The draft bill says that "The Secretary (of HUD) may take such actions as may be necessary and appropriate to facilitate coordination between the holders of the existing senior mortgage and any existing subordinate mortgage to comply with the requirements." It doesn't say what necessary actions might be needed to force second lien holders to roll over and die--threats? bullying? shunning at cocktail parties?--but that's likely to be a sticking point given current second lien holder behavior.Industry sources that scanned the proposal have said that while the bill makes a good effort, there are likely to be issues with borrowers qualifying. And one source wondered if borrowers would go for it. "We're already seeing borrowers walk away," said one source, who manages a loss mitigation department at a national lender. "Would borrowers choose to stay in exchange for giving up much of the potential for future profits off of their investment, based on what could end up being only a nominal decrease in monthly cash outlay? I don't know."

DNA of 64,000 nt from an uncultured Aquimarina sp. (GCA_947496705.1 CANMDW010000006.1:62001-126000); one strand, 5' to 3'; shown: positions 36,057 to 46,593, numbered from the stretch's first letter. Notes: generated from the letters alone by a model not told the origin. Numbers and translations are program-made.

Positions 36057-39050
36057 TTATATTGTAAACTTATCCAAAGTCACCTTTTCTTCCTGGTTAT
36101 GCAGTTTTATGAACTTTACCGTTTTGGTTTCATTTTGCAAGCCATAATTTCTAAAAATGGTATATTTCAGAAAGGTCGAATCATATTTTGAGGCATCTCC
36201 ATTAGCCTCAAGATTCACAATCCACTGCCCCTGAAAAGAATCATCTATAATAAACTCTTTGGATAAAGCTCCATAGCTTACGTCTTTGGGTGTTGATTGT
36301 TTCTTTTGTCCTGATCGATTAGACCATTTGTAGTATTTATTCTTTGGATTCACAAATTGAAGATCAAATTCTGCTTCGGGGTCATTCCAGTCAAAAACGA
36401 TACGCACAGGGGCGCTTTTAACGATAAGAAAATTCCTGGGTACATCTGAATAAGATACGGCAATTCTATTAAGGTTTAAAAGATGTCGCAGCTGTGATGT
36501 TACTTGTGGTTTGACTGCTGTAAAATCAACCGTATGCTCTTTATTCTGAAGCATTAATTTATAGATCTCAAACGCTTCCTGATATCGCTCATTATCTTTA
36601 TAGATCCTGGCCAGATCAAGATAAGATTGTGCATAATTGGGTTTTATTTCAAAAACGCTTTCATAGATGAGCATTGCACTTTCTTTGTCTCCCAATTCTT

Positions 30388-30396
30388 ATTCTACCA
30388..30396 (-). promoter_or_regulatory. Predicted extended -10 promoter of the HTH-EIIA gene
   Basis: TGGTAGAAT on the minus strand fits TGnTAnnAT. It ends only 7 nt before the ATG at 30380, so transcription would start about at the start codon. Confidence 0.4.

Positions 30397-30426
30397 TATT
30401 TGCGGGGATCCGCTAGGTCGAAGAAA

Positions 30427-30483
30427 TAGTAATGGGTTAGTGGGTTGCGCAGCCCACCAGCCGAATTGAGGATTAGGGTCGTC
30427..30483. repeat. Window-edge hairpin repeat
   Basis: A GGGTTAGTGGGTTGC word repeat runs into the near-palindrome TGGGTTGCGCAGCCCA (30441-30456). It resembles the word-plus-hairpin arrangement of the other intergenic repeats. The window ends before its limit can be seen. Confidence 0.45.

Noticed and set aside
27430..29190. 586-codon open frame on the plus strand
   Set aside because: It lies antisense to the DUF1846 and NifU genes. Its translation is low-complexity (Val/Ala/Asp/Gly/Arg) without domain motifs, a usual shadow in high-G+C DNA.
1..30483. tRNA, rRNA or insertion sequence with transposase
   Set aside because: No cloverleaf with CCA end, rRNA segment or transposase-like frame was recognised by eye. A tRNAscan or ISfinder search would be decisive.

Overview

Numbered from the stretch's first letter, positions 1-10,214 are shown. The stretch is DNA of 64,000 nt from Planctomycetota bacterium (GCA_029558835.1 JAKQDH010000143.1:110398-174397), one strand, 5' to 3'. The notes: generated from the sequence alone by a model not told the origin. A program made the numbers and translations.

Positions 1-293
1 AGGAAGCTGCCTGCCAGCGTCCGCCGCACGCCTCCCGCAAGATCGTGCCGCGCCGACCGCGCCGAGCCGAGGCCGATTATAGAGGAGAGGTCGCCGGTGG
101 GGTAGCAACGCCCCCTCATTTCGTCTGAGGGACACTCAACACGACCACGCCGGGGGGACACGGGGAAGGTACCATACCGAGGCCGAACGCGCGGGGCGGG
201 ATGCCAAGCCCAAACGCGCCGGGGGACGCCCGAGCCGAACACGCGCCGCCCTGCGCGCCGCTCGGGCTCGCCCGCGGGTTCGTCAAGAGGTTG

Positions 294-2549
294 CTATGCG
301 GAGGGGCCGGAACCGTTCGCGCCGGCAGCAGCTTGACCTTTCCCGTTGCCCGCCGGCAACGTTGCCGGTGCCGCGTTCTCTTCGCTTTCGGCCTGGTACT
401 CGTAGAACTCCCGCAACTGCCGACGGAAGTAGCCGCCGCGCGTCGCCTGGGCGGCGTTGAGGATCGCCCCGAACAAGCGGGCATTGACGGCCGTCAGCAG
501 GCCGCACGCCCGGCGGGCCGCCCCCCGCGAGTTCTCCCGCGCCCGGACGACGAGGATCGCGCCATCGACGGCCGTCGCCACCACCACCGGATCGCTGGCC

Frank Proposes $300 Billion to Fund Short-Refis
House Financial Services Committee Chairman Barney Frank on Thursday announced new legislation that represents Capitol Hill's latest attempt to stem a significant rise in mortgage foreclosures. Under the proposed plan, the Federal Housing Administration would receive $300 billion -- $150 billion over each of the next two years -- to insure and guarantee refinanced mortgages that have been significantly written down by mortgage holders and lenders. Tanta at the Calculated Risk blog opines: